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Sep 09, 2003 (United Press International via COMTEX) -- GRAINS ARE GOOD FOR YOU
Mayo Clinic researchers point out that grains -- in all shapes, sizes and serving styles -- are good for your health. From large kernels of popcorn to small quinoa seeds, grains, or cereals, are the widely varied seeds of grasses cultivated for food. They provide you with complex carbohydrates, fiber and various vitamins and minerals -- without risking your cholesterol count since they are naturally low in fat. Grains can be eaten alone, ground into flour, grown as sprouts or roasted to provide a tasty garnish. Mayo nutrition experts offer these tips for selecting, storing and preparing whole grains: Choose whole-grain breads, cereals, rice and pasta over refined products; choose items with at least 3 grams of dietary fiber per serving; store whole grains in airtight containers and in a cool, dry place; cook most grains in a liquid; cook grains until tender; consider ways to incorporate whole grains into every meal every day.
AGING BRAIN REMAINS THE SAME
Contrary to commonly held conceptions, the aging brain retains its distinctive patterns of cognitive strengths and weaknesses. American and Australian researchers say if numbers had you scratching your head as a youth, they will be no easier to calculate in your senior years. On the other side of the aging coin, you will retain your strong suits as you grow old. The findings, published in the Journal of Experimental Psychology: General, come from a study of 1,823 70-to-84-year-olds. The results failed to confirm the popular theory of "dedifferentiation" -- that for any given person, varied cognitive skill levels start to merge late in life, perhaps due to brain changes. Rather, the researchers found that, for example, participants who, at age 72, were low on verbal skills but high on processing speed retained that difference at age 83. It appears in normal cognitive aging, people will maintain the relative strengths and weaknesses of their youth, scientists said.
DRY EYE COMMON IN OLDER WOMEN
Two studies show dry eye is a common and at times debilitating problem among middle-age and older women. One Harvard University study of nearly 40,000 women suggests some 3.2 million American women past age 50 -- or 1 in 12 -- have dry eye syndrome. The prevalence and severity appear to increase with age, the authors said in the American Journal of Ophthalmology. Symptoms include itching, burning, irritation, redness, blurred vision that improves with blinking, excessive tearing and increased discomfort after periods of reading, watching TV or working on a computer. The problem increases with age because as our bodies grow older, they produce less oil, especially in women who tend to have drier skin then men. With less oil to seal the watery layer, the tear film that lubricates the eyes evaporates faster, leaving dry areas on the cornea. Untreated, the condition can lead to infection and visual impairment, doctors said. In a second study, patients with moderate to severe dry eye said their condition was as debilitating as angina, or chest pain. Doctors say the key to preventing serious problems is early diagnosis and treatment.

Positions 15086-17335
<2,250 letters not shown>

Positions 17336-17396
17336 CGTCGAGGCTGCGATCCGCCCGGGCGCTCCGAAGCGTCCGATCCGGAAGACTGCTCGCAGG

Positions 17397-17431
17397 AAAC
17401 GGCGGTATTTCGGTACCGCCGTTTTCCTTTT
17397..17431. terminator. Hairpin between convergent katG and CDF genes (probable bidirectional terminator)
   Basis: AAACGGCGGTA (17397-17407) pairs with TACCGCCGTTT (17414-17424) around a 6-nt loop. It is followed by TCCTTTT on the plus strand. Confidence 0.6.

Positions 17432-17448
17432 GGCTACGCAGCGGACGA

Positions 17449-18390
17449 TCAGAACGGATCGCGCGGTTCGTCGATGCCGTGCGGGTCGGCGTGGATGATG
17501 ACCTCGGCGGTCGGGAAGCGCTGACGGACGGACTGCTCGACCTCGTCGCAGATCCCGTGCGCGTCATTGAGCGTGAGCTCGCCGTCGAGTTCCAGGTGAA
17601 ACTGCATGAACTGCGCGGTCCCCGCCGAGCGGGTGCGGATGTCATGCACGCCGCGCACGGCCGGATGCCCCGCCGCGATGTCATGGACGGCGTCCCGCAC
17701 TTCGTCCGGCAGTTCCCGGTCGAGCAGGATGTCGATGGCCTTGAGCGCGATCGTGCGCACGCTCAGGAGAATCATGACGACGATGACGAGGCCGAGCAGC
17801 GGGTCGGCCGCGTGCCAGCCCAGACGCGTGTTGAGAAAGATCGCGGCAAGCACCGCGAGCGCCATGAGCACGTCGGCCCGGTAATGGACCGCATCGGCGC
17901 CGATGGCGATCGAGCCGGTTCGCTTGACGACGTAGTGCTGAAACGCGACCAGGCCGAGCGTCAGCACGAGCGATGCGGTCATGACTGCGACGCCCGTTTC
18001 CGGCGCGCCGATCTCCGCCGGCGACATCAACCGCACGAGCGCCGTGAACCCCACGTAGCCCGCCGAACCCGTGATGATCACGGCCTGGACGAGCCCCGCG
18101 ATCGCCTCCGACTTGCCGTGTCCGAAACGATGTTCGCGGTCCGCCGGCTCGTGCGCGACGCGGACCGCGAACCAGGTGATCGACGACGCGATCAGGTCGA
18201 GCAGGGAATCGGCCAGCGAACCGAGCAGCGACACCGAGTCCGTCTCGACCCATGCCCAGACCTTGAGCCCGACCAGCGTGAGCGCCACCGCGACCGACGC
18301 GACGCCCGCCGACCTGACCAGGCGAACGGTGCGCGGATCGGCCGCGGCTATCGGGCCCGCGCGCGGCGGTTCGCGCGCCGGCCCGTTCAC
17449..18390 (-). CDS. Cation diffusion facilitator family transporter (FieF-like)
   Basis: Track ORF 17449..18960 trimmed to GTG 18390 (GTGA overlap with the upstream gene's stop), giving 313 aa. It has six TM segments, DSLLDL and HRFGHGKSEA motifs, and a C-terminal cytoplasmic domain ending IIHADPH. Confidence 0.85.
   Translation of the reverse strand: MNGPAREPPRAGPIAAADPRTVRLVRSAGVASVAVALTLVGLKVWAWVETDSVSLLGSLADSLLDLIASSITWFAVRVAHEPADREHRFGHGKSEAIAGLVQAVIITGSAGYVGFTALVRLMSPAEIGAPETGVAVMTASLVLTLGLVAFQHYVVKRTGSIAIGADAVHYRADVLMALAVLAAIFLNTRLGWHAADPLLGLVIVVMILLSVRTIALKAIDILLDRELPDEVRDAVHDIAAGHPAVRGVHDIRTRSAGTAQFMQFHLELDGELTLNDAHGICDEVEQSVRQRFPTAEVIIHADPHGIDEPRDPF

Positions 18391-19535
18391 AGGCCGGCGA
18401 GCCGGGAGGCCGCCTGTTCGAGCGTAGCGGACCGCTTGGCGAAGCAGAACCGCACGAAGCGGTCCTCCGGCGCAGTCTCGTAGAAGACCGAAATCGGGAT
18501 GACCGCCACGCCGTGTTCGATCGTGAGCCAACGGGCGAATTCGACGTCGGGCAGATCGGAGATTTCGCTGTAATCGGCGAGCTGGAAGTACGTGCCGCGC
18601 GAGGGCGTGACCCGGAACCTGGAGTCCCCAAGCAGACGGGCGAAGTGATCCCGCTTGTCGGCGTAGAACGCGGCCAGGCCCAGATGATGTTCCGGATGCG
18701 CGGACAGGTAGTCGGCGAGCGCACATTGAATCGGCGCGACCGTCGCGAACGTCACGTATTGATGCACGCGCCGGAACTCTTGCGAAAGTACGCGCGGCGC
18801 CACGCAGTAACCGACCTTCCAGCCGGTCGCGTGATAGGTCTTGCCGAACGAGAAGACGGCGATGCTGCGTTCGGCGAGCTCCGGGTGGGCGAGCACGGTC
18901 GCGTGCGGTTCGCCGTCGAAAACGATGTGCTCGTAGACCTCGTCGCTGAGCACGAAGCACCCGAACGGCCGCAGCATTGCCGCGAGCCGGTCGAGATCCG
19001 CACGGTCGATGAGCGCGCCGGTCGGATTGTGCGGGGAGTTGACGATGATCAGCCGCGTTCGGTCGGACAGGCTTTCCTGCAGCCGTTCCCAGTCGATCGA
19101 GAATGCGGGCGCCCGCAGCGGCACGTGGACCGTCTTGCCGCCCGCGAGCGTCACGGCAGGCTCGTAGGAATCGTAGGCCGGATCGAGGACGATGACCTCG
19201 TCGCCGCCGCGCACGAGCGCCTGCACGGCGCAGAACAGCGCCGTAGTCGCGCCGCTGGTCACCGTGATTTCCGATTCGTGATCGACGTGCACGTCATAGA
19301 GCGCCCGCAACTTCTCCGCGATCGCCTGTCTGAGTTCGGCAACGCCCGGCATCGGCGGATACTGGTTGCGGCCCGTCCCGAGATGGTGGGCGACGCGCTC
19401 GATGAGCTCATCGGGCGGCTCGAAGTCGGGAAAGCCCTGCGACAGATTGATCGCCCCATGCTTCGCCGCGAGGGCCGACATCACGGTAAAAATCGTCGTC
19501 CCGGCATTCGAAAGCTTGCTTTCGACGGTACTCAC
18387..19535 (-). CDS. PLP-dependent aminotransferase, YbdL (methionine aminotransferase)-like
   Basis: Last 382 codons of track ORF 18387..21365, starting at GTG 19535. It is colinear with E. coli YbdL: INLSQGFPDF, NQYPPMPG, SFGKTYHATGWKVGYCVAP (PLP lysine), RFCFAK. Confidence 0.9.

TAKE LOVED ONE TO THE DOCTOR DAY
Sept. 16 has been declared a national Take a Loved One to the Doctor Day, a good time to be screened for potentially life-threatening diseases. Many disorders can be treated or prevented with early detection, say doctors at the University of Texas Southwestern Medical Center in Dallas. "Preventive medicine is looking at health in a different way," said Dr. Greg Schneider, assistant professor of family practice and community medicine. "It's emphasizing that we can have an impact on health long before a problem sets in. Screening can have a very big impact on the ultimate outcome." Diseases that can be managed with early detection include: high blood pressure, which affects an estimated one in four American adults, can bring on heart attacks and strokes and can be controlled with mediation; flu, which can be prevented with an annual flu shot; glaucoma, a blinding disease of the optic nerve caused when there is too much pressure on the inside of the eye and which can be detected through an eye exam; breast cancer, which can make itself known in a mammogram; osteoporosis, a bone disease particularly prevalent in older women; prostate cancer, which strikes one in six men, is treatable when caught early and can be detected through an annual blood test; vascular disease, which affects all the body's arteries and remains little-known and rarely diagnosed. "A lot of people are walking around with these conditions, and they don't know it, and their doctors don't know it," said Dr. Patrick Clagett, chief of vascular surgery.
(Editors: For more information about GRAIN, call 507-284-2511. For AGING, Kaarin Anstey at 61-2-6125-8140 or firstname.lastname@example.org. For EYE, Elizabeth McHenry at 212-891-0425 or email@example.com. For DOCTOR, Staishy Siem at Staishy.Siem@UTSouthwestern.edu)
Copyright 2003 by United Press International.